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Fend off grass seed feeders

by on July 10, 2013

Trying to grow grass can be the bane of anyone’s existence as Ridgewood pest control experts all know firsthand. You find yourself putting more effort into your Ridgewood lawn than some people put in at the gym, so darn it! You want results! But after weeks of strategically placing grass seed throughout your yard, you might be wondering why your Ridgewood lawn looks so thin and the birds look so fat. Little did you know that friendly flock of flyers is just waiting on their next free meal.

The easiest and possibly thriftiest solution to protect your grass seed, according to Ridgewood pest control experts, is to buy garden ornaments that will scare the birds away. You can choose non-moving knick-knacks such as owls or snakes, but if the birds are smart, they might figure out these are just decoys. A better option might be to use brightly colored flags or pinwheels, something with a lot of color and movement, which will scare the birds away.

If your local flock seems resistant to the simplicity of this solution, Ridgewood pest control specialists say it might be time to step it up a notch and pull out the big guns – straw mulch, a solid seed covering and a pat down. Try placing the seed under ¼” of soil and patting down with a shovel. Help keep the seed under the dirt and out of the birds’ mouths by camouflaging it with a straw mulch mixture. Birds do not typically eat straw, though they may steal a few pieces for their nests.

If all else fails, Ridgewood pest control professionals suggest loosely covering the seed and ground with a plastic tarp might just do the trick. Avoid this scheme in the summer months, however, when the heat of the plastic will impede seed growth.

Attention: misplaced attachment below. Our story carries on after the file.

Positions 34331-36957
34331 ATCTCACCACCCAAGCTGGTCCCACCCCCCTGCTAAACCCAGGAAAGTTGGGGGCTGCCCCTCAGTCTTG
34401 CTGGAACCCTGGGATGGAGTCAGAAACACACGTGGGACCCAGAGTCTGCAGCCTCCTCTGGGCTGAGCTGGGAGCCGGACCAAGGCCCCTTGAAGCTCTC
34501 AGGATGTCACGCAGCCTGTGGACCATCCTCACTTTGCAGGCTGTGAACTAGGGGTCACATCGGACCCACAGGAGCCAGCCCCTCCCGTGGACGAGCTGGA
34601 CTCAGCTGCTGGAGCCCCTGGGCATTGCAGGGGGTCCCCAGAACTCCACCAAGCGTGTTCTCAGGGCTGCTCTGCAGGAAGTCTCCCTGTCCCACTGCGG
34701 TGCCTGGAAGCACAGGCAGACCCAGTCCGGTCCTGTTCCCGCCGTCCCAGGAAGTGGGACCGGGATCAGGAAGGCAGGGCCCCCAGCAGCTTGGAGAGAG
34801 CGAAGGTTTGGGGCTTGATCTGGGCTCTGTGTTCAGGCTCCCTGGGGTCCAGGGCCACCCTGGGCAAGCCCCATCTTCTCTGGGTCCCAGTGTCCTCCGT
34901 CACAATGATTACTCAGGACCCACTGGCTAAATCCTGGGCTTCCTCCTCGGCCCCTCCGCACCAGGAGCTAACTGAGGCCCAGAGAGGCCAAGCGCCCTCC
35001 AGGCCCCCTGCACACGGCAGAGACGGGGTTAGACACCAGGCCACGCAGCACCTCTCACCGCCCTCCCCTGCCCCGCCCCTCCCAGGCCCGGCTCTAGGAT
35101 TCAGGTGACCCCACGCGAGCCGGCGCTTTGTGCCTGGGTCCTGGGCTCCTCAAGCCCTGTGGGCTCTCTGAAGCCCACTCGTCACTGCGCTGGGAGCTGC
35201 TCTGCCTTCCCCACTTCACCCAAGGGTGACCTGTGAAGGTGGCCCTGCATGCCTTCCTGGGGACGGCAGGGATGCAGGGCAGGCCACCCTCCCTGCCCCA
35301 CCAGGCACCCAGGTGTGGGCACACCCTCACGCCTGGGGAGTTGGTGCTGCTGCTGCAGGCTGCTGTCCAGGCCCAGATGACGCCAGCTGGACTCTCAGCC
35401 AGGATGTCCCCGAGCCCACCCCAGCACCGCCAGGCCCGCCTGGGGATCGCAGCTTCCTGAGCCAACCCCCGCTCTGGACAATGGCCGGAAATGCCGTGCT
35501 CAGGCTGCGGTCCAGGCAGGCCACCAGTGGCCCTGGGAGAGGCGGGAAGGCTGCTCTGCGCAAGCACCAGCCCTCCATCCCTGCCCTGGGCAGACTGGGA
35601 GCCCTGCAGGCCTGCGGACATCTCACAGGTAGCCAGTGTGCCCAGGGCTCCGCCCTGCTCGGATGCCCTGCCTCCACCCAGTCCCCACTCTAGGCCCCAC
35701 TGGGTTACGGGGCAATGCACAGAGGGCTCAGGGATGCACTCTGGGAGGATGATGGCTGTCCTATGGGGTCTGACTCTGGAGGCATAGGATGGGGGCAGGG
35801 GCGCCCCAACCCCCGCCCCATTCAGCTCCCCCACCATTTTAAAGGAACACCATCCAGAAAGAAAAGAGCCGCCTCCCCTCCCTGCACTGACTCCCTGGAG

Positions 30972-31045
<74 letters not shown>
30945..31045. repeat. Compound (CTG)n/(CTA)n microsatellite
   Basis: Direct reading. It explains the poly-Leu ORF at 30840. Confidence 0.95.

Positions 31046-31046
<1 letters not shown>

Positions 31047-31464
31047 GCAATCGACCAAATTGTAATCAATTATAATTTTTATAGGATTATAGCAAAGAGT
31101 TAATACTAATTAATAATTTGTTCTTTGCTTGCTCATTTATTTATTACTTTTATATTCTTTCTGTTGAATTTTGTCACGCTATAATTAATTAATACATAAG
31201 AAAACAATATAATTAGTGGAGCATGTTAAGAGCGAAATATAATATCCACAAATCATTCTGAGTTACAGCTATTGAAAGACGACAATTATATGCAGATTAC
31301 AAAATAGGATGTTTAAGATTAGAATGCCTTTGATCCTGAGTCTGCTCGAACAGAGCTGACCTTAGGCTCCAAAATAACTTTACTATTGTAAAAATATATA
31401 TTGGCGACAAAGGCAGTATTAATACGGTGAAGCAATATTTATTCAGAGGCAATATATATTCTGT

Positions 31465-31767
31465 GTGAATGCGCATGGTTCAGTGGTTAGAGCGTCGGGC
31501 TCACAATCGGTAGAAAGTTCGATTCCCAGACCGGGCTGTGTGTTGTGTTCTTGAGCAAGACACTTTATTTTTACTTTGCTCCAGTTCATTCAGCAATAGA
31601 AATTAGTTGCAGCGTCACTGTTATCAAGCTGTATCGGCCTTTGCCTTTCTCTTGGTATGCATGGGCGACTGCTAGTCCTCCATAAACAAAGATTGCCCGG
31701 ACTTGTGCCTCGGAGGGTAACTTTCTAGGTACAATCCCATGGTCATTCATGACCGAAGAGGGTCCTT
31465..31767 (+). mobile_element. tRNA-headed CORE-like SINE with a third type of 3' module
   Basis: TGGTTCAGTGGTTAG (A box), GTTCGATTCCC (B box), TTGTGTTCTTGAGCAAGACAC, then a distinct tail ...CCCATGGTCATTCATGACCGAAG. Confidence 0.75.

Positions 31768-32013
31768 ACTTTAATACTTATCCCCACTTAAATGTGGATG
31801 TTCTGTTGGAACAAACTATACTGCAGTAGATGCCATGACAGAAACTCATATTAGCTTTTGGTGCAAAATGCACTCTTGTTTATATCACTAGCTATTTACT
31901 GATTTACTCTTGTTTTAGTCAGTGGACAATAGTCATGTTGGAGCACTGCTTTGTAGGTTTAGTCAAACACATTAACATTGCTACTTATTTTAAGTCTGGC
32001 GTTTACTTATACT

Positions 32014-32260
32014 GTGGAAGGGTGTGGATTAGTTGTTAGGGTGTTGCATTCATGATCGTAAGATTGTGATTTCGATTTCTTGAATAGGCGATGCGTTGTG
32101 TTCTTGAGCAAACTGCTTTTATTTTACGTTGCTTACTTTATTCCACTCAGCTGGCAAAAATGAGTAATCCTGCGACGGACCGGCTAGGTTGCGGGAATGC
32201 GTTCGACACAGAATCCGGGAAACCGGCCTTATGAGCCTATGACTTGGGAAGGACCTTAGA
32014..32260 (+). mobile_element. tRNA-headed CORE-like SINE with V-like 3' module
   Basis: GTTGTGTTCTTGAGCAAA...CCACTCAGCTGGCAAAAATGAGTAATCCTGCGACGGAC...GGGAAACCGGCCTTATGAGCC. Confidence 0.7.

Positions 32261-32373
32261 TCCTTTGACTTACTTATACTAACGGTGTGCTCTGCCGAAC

Birds do love their seed, but don’t be discouraged. Pest control pros say using one or all of these methods will eventually have your birds flying off to filch someone else’s feed.

Lice. It’s enough to make anyone’s skin crawl. Despite the stigma, lice are actually attracted to clean and oft-washed hair, so don’t feel like it’s a hygiene issue if you or your child happens to become infested. There are ways to prevent lice, but if it’s too late and you don’t want to subject yourself or your child to chemicals to eliminate the lice, there are natural Ridgewood pest control remedies available.

Of all the things in the grocery store you thought would kill lice, you probably never thought of mayonnaise. Yup, mayonnaise is the best natural solution to a lice infestation. Pest control experts say you need a brand new, never-opened jar of mayonnaise that is room temperature (not refrigerated). Taking handfuls of this goopy lice-killer, cover the entire head of hair, including behind the ears and down the neck a ways to ensure all the lice are affected. Cover with a shower cap to stop the mayonnaise from dripping on clothes or furniture and leave on for two hours.

Once the two hours are up, remove and dispose of the cap and wash your hands thoroughly before beginning to wash the hair. You may need to shampoo your hair several times to get all the mayonnaise out, but be sure NOT to use conditioner. Once the hair is free of gelatinous condiment, move on to another household item – vinegar. Rinse your hair and scalp with vinegar to loosen the smothered eggs and rinse with hot (but not scalding) water. This will help get most of the nits in your hair down the drain, but there still may be some left behind. Using a nit comb, eliminate the remaining stubborn nits that are still present.

After this process is over, don’t be overly confident that you won’t have to go through it at least once more. Lice are stubborn and can be very crafty in avoiding measures taken to eliminate them from the head of hair they now call home. If you’re the one with lice, have someone look through your hair for you. Make sure you’re positioned under good lighting and that your hair is dry. Have your hair searched in tiny sections and especially around the ears, nape of your neck and all “hair edges.” If nits are found, they need to be picked off with fingernails or a nit comb and placed in a bowl of vinegar or hot soapy water that has ammonia added to it.